British Poultry Antibiotic Use Causes Controversy

UK - The British Poultry Council (BPC) has presented data on antibiotic use for 2015, showing a 28 per cent drop in overall usage of antibiotics compared to 2014 in the poultry meat sector.
calendar icon 12 February 2016
clock icon 3 minute read

The data release comes after an investigation by the Bureau of Investigative Journalism that claimed use of fluoroquinolones in the industry has increased by 59 per cent in the last 12 months.

The organisation said that fluoroquinolones have been banned in some countries due to risks of resistance developing in human pathogens.

The Bureau says it obtained unpublished data from the BPC from the "latest 12-month reporting period".

But the 59 per cent increase it reported in fluoroquinolone use seems to relate to a comparison of 2014 use (1.126 tonnes) with 2013 use (0.71 tonnes).

The data release from the BPC said that fluoroquinolone usage was reduced by 53 per cent in 2015.

Whilst not commenting directly on the fluoroquinolone issue, BPC Chairman John Reed said in the release that he believes that the industry will continue to make further improvements following on from analysis of the data.

“Our sector has led the way, with real progress seen since the formation of our BPC Chicken Antibiotic Stewardship Scheme in 2011. The data shows that the industry is holding to its commitment,” he said.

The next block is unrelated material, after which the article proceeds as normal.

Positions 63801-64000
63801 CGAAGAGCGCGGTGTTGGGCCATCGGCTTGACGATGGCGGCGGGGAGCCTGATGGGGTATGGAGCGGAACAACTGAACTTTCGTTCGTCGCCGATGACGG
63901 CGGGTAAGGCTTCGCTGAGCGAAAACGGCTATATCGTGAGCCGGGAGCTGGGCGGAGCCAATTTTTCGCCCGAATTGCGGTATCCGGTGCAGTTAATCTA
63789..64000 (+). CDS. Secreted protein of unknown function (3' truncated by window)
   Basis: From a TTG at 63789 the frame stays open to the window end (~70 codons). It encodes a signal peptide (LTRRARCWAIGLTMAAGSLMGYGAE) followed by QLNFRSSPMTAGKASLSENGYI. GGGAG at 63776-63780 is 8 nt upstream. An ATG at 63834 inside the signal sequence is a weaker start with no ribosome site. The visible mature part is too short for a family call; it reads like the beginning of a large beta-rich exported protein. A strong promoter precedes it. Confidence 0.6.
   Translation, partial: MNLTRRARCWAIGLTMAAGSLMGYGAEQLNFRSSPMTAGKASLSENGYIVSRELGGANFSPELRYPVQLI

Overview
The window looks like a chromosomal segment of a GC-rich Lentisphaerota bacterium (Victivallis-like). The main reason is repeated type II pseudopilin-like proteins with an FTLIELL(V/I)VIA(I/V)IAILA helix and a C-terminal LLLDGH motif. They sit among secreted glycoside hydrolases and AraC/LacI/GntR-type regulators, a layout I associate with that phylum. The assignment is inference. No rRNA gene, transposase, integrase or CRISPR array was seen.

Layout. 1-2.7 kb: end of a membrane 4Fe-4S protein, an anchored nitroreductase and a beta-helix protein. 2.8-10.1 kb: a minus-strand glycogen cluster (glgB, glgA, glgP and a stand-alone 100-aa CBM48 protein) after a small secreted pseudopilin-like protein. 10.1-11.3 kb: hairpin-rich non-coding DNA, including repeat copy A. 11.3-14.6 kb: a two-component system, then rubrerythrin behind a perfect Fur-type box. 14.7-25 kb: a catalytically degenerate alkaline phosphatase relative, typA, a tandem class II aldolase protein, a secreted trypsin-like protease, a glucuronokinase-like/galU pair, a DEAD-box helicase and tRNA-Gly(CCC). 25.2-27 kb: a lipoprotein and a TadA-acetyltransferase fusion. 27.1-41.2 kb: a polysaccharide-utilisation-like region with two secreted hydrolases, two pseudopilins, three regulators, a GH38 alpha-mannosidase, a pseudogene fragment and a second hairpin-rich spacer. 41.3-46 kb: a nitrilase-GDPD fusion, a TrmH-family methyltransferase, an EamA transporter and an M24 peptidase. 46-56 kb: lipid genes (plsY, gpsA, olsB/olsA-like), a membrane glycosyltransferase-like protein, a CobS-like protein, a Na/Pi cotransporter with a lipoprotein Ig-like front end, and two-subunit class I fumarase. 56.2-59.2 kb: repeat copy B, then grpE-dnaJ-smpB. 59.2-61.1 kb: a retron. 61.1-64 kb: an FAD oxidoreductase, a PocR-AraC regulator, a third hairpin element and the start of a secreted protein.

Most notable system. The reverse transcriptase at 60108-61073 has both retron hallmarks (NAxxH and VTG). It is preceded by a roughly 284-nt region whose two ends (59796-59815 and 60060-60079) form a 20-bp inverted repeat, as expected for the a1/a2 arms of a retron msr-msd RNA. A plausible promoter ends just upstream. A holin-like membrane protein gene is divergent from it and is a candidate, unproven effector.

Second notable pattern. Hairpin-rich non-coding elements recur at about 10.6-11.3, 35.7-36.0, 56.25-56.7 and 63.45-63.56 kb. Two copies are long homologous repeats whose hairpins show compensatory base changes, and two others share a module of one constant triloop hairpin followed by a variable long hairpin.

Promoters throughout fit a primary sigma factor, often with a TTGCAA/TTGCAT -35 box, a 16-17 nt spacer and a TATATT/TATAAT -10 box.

The British poultry meat sector is currently the only sector that collects and shares its antibiotic usage with the Veterinary Medicines Directorate (VMD).

Daniel Parker, Veterinary Adviser to the BPC said: “We use the data collected to monitor usage of all antibiotic classes and identify where improvements can be made. Collecting this annual usage over a number of years will mean we can focus on trends.”

The BPC said analysis of the data identified Colistin, a last-resort antibiotic in human medicine, as an antibiotic that could be targeted.

Speaking on behalf of the BPC Chicken Antibiotic Stewardship Scheme, Mr Reed said: “We recognise the importance of Colistin as an antibiotic of last resort for human medicine, the BPC membership undertake not to use Colistin in their flocks.”

The BPC's statement said the move marks another proactive decision by the sector, following through with its promise to promote responsible usage of antibiotics.

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